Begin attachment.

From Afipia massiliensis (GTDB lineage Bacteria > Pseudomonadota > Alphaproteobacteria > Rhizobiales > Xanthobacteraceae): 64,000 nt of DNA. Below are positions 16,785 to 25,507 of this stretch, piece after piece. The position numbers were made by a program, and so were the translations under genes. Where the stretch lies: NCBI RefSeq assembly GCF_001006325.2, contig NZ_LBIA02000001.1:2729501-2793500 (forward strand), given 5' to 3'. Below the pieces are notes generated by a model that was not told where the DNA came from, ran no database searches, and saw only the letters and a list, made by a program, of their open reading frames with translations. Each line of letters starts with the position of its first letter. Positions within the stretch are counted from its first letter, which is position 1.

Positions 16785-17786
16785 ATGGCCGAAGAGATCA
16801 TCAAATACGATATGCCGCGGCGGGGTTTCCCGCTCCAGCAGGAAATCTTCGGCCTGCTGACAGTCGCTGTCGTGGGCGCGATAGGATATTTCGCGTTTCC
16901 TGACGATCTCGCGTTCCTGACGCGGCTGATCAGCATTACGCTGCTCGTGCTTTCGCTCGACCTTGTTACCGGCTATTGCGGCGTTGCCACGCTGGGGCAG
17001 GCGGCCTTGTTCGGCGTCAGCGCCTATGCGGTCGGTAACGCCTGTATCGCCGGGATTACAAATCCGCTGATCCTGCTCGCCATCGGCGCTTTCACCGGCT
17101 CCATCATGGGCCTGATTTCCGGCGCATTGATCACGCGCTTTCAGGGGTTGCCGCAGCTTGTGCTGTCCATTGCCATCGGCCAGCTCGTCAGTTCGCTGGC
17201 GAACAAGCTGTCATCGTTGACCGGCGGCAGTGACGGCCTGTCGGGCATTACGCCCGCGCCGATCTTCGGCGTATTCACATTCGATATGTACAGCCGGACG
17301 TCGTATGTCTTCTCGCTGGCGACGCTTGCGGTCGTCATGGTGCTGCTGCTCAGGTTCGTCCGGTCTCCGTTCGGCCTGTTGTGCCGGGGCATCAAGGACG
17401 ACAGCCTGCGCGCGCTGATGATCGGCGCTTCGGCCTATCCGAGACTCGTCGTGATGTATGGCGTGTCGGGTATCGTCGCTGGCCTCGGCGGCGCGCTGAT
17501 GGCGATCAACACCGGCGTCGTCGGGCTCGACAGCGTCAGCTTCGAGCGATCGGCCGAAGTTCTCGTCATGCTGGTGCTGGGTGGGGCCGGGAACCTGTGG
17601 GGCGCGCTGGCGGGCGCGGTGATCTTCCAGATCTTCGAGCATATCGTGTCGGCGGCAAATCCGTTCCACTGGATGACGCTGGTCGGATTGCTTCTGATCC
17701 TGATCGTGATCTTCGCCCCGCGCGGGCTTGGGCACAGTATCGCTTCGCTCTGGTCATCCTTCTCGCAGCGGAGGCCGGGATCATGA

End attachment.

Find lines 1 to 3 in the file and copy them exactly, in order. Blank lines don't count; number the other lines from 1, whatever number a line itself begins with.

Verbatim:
From Afipia massiliensis (GTDB lineage Bacteria > Pseudomonadota > Alphaproteobacteria > Rhizobiales > Xanthobacteraceae): 64,000 nt of DNA. Below are positions 16,785 to 25,507 of this stretch, piece after piece. The position numbers were made by a program, and so were the translations under genes. Where the stretch lies: NCBI RefSeq assembly GCF_001006325.2, contig NZ_LBIA02000001.1:2729501-2793500 (forward strand), given 5' to 3'. Below the pieces are notes generated by a model that was not told where the DNA came from, ran no database searches, and saw only the letters and a list, made by a program, of their open reading frames with translations. Each line of letters starts with the position of its first letter. Positions within the stretch are counted from its first letter, which is position 1.

Positions 16785-17786
16785 ATGGCCGAAGAGATCA